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16 hours ago, StolenCar66 said:

https://www.npr.org/2020/10/22/925358745/what-bruce-springsteen-lost-and-found

 

Why did you record in the way that you did? In the studio where you're sitting now, I gather?

We have this lovely studio at home now that Patti, my wife, built and designed with some help. I've recorded several albums here — Western Stars and Wrecking Ball and a few other records.

I had cut a song on the record called "Janey Needs a Shooter" earlier on, for a one-off for Record Store Day. But when I listened back to it, it was the closest thing the band had ever sounded to Darkness On The Edge of Town. You know, that was because we all played together and sang at one time, and because we relied only on the instrumentation of the band and no overdubs. So I said, well, I'd be interested in making a record where we return to the template of Darkness On The Edge of Town. And so, consequently, I made no demos of the songs. I simply recorded them on my acoustic guitar into my iPhone, waited until the band got here, played in the songs on an acoustic guitar and then we went and performed the music.

We hadn't recorded a full album like that ever in our lives. We've recorded certain songs like that, but never a complete album where all the vocals and everything were live, and where we relied simply on the playing instrumentation in the band as the song went by.

 

 

Well, this is an extremely interesting piece of information, especially because the Letter to You  version of Janey needs a shooter has the same sound and vocals of the rest of the album. It must have been recorded not long before the rest of the album. I mean, it can hardly be a left-over from The Promise or The Ties that bind outtakes reworking.

I would have thought Janey needs a shooter was a last addition, meant to balance the overall old vs. new material ratio. It appears it was there from the very start (or even before), instead. Quite revealing. Also, as you said, this might indicate that a Tracks II release might really be just around the corner, if a "teaser" was considered for record store day.  

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1 hour ago, Frank said:

Well, this is an extremely interesting piece of information, especially because the Letter to You  version of Janey needs a shooter has the same sound and vocals of the rest of the album. It must have been recorded not long before the rest of the album. I mean, it can hardly be a left-over from The Promise or The Ties that bind outtakes reworking.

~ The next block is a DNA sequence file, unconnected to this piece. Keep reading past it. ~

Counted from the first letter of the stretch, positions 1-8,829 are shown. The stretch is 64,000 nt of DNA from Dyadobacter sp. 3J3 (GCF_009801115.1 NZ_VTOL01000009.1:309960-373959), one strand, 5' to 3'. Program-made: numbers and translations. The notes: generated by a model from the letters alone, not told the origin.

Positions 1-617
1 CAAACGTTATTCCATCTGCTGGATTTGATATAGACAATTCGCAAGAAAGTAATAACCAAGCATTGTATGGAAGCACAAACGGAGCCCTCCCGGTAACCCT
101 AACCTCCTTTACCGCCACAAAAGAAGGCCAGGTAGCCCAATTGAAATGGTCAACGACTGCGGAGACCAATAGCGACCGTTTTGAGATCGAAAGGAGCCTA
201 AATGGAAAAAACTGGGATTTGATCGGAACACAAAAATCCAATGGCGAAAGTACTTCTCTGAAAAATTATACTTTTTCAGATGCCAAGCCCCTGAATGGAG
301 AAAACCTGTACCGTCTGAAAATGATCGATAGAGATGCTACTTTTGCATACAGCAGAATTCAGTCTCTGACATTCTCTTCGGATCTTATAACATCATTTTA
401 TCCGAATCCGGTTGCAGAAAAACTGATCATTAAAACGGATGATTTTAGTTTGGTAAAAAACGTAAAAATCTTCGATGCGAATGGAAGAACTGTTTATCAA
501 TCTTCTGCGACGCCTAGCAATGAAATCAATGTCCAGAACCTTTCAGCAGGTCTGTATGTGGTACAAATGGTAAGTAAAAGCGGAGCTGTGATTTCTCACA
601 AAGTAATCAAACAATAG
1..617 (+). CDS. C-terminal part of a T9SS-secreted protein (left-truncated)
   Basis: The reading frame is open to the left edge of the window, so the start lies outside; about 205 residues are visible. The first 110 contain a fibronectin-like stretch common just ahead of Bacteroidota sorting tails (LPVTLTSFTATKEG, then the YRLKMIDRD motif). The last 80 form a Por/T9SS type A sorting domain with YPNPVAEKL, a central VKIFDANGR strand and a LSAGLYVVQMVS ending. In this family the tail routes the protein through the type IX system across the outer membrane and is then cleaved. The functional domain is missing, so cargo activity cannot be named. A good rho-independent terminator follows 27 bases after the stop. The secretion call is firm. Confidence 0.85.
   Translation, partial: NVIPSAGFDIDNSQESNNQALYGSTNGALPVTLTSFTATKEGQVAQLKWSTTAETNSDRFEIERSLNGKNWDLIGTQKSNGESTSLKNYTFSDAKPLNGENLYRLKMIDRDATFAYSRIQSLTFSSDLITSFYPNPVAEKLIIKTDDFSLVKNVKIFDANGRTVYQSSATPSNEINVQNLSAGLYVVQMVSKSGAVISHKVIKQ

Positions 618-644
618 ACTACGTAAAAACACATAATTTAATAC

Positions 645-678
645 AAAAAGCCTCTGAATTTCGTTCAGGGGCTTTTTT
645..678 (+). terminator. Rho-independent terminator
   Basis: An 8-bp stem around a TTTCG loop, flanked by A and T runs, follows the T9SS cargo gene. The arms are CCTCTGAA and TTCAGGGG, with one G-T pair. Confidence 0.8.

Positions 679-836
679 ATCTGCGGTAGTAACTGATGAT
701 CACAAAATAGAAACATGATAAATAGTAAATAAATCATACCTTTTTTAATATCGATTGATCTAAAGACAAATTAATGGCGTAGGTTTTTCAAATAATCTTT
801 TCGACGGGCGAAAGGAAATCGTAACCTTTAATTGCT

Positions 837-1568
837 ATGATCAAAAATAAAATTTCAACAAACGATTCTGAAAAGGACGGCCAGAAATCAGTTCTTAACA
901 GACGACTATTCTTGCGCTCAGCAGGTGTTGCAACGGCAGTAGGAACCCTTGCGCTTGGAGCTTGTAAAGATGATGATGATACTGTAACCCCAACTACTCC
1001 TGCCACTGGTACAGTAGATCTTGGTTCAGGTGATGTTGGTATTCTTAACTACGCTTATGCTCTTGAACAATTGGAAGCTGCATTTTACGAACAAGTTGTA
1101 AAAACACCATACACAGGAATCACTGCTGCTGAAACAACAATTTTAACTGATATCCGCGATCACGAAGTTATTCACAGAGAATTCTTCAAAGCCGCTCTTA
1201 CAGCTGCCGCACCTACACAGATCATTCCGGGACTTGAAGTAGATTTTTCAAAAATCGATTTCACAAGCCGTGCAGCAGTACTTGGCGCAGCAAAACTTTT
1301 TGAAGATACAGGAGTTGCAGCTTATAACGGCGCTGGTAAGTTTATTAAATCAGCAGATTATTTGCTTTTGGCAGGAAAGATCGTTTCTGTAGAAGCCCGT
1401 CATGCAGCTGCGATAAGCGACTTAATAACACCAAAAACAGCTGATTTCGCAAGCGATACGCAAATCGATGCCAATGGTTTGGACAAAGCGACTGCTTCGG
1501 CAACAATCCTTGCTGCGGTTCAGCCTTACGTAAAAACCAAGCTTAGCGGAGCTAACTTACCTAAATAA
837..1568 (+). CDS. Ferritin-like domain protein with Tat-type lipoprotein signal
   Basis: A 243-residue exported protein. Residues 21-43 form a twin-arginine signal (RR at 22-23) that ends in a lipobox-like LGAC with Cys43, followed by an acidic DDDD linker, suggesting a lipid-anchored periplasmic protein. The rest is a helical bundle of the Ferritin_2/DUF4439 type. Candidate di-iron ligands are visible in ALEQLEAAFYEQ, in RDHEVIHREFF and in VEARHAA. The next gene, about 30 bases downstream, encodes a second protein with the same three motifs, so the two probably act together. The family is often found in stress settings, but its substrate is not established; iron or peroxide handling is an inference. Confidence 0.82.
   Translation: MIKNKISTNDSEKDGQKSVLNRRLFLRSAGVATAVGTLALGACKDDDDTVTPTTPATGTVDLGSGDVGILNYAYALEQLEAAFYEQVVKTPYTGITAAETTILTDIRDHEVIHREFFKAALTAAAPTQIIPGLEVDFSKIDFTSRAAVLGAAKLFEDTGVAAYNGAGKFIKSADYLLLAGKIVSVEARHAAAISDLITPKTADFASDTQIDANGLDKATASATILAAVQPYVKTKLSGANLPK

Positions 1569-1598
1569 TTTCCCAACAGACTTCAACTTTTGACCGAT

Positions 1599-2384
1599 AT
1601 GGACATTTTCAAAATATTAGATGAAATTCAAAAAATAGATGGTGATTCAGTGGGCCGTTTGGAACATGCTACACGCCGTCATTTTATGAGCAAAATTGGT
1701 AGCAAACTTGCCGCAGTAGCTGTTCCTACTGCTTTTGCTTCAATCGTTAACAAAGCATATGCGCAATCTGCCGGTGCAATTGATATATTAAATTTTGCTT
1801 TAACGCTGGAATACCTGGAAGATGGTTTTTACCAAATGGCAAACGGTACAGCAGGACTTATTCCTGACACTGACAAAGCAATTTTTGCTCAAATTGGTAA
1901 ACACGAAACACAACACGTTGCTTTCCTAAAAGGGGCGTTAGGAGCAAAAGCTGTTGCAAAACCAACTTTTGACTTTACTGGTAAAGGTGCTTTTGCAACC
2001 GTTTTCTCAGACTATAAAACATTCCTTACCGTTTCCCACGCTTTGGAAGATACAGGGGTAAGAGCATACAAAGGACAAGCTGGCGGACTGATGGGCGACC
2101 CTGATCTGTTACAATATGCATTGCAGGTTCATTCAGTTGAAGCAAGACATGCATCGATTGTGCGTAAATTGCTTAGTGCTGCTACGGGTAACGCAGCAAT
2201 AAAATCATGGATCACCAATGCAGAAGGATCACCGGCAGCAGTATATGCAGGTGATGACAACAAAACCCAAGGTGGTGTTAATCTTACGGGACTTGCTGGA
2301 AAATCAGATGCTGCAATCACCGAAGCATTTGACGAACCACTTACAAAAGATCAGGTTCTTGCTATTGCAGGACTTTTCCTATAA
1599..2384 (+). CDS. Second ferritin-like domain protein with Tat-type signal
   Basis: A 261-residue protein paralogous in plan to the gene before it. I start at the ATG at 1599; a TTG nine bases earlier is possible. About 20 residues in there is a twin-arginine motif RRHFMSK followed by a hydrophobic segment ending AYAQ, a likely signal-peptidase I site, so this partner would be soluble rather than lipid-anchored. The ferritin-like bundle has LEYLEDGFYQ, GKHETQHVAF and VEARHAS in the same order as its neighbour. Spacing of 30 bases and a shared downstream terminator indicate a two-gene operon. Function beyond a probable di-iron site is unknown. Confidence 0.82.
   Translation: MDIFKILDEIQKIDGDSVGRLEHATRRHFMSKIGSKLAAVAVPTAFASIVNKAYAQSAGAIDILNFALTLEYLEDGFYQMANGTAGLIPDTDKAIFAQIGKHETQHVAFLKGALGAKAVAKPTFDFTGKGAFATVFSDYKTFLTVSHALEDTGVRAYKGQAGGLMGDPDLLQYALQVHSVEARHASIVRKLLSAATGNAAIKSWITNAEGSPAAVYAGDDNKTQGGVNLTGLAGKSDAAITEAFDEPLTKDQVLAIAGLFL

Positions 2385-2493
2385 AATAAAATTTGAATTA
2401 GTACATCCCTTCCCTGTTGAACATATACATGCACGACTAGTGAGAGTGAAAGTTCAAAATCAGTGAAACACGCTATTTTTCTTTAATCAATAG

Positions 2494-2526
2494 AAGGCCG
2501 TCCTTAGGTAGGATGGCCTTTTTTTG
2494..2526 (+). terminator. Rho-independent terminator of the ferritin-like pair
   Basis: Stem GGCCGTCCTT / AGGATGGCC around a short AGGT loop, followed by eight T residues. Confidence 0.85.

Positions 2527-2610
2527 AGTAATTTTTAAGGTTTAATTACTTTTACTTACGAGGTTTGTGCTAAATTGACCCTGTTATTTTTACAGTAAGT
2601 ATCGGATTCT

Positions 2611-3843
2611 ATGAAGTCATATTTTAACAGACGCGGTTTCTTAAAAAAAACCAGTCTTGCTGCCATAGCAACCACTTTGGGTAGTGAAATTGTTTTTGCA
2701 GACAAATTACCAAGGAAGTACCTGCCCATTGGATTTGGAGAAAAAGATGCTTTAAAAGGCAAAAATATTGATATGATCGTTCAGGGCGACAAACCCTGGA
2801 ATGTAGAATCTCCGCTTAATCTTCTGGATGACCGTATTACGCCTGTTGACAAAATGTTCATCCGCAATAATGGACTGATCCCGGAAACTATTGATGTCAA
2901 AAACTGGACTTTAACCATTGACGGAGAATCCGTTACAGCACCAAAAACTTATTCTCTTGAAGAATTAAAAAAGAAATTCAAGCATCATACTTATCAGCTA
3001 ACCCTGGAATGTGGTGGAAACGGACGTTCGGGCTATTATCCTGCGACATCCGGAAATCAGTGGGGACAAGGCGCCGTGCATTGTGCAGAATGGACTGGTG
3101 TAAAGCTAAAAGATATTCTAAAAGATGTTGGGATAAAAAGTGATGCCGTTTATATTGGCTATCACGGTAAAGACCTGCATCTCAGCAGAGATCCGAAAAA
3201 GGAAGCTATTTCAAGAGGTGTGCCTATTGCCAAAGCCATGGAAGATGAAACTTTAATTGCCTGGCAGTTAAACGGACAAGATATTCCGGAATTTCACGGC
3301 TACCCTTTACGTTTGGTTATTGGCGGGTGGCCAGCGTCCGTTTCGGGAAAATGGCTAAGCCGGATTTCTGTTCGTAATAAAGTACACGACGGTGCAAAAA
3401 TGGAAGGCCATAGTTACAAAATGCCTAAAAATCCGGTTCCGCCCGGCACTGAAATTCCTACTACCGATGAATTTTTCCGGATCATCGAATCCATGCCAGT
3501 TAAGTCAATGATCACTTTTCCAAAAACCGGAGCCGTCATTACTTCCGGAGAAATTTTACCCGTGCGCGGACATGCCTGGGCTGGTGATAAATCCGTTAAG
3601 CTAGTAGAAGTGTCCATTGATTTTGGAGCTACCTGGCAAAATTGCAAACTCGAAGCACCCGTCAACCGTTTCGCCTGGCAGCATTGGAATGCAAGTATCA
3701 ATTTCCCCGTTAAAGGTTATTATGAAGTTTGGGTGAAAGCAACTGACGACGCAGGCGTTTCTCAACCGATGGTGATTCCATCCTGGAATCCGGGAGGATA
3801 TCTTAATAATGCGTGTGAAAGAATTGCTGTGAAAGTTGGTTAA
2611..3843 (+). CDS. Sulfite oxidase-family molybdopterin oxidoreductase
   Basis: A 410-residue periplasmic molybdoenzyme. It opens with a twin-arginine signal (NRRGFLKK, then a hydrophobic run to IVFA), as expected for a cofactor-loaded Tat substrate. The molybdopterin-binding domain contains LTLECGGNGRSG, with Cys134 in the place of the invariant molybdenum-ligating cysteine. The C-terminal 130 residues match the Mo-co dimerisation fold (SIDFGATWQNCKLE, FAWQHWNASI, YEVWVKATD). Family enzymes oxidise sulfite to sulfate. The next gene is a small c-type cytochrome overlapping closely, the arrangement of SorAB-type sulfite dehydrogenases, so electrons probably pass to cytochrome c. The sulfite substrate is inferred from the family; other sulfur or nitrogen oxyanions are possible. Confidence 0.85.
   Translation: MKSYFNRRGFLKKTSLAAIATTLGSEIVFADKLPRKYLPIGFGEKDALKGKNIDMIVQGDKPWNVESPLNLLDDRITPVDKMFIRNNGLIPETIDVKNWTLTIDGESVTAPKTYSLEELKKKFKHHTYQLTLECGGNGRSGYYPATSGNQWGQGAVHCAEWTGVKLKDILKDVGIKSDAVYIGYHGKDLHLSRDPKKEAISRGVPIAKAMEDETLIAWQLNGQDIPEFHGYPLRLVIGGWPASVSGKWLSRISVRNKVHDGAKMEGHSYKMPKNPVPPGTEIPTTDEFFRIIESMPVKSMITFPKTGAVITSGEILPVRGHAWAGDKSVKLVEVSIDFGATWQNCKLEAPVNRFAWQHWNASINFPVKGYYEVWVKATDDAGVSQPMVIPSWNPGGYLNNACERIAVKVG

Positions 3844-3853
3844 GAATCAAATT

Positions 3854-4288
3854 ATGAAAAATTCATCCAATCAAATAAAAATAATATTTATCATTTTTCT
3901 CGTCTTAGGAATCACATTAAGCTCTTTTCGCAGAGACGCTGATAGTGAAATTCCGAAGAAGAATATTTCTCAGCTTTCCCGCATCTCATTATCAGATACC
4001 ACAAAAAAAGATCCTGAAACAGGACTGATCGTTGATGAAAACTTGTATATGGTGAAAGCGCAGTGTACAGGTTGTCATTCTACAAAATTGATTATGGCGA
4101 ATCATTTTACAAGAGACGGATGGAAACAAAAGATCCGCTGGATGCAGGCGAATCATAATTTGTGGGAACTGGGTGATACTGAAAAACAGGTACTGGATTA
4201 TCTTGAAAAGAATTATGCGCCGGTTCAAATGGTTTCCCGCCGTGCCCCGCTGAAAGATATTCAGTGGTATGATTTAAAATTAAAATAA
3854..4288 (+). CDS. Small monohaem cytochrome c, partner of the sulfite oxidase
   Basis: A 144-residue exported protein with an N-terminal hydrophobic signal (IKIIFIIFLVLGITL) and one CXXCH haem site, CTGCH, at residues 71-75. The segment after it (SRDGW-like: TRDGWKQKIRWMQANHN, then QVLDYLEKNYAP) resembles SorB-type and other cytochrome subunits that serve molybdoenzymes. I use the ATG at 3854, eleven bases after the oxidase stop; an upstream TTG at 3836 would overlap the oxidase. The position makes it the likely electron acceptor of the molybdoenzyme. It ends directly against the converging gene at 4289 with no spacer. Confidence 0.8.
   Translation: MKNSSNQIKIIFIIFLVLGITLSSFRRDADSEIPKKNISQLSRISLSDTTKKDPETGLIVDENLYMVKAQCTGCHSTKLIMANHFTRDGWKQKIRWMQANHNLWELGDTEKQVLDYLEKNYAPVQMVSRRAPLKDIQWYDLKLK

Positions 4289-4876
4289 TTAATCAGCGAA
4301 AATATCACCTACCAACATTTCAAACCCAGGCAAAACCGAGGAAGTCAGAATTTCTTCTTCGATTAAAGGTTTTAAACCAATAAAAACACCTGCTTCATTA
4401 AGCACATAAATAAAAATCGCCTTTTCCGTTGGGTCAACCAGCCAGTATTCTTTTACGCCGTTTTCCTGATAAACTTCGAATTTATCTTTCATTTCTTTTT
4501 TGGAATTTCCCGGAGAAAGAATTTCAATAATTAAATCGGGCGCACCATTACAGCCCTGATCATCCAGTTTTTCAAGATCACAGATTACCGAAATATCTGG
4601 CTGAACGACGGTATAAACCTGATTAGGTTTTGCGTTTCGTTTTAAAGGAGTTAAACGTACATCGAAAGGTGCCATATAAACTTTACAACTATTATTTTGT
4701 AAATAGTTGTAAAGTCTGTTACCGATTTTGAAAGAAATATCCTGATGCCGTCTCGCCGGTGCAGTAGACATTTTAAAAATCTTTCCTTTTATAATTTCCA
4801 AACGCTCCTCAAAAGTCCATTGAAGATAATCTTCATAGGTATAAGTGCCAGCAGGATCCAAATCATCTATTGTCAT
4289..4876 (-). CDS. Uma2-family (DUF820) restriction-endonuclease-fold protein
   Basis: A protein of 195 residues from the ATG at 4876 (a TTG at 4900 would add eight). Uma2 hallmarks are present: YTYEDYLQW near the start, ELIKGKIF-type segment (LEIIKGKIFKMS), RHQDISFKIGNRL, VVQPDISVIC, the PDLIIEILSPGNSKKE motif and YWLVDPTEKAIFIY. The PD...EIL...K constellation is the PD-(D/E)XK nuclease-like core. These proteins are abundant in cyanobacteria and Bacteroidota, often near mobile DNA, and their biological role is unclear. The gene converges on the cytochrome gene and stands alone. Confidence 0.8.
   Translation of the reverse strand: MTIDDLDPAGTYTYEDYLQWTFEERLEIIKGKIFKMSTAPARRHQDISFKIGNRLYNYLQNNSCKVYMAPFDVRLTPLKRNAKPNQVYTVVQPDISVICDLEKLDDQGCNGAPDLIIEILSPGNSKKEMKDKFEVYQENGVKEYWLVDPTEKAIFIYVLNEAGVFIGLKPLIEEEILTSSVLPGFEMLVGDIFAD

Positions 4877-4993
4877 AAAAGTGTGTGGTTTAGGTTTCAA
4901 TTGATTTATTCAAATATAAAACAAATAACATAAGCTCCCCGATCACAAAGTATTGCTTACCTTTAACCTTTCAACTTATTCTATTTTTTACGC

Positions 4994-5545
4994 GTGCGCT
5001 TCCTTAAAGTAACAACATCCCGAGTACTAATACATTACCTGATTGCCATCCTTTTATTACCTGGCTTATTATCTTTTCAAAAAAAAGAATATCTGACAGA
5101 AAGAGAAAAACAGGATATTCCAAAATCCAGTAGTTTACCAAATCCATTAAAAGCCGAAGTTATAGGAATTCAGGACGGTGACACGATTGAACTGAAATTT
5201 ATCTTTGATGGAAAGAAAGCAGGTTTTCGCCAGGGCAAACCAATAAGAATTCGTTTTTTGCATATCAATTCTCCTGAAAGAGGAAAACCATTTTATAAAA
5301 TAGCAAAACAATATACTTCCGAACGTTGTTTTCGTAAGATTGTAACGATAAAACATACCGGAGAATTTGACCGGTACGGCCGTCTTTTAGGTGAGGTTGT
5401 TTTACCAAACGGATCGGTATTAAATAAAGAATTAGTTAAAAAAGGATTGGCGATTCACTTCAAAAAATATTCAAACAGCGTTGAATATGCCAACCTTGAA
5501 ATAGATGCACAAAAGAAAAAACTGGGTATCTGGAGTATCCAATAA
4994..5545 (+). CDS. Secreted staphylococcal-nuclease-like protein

I would have thought Janey needs a shooter was a last addition, meant to balance the overall old vs. new material ratio. It appears it was there from the very start (or even before), instead. Quite revealing. Also, as you said, this might indicate that a Tracks II release might really be just around the corner, if a "teaser" was considered for record store day.  

He has made quite a few passing comments about tracks 2 coming out at some point, hmmm.

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12 minutes ago, zzcoolness said:

He has made quite a few passing comments about tracks 2 coming out at some point, hmmm.

Indeed, he did. But the difference here is that something from it was actually “scheduled” for release. It’s not the generic, ‘I was working on a follow up to the Tracks box set, when I came across this and that’, that we’ve been hearing since 2005.

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19 minutes ago, NorthSideJimmy said:

Jesus. The Lake has become snowflaky. Worrying about possibly non PC lyrics written 50 years ago.

Rip up all Shakespeare  plays. A bit anti-semititic some of them

That’s funny. If we are only going to listen to politically correct lyrics I guess I’ll head over to the Raffi board. Then again, what are the people on the bus going and down actually up to?

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It's not about politically correct lyrics or being a 'snowflake'.  Putting it simply, it's about the wisdom of using 50-year old lyrics on what is called "Letter To You", and not being cognisant of the fact that they are a slap in the face to some of the purchasers of that album.

I'm happy for everyone who doesn't have historical reasons for finding such material extremely disturbing and distasteful. Long may you continue to enjoy such peace of mind. Not all of us have been so blessed.

As for Shakespeare, his 'Merchant of Venice' was a shrewd examination of anti-Semitism, showing the ugly side of what purported to be a Christian society where minority people and their beliefs met with bias, arrogance and cruelty, and it famously gifted us a very wise speech: 

"If you prick us, do we not bleed? if you tickle us, do we not laugh? if you poison us, do we not die? and if you wrong us, shall we not revenge?"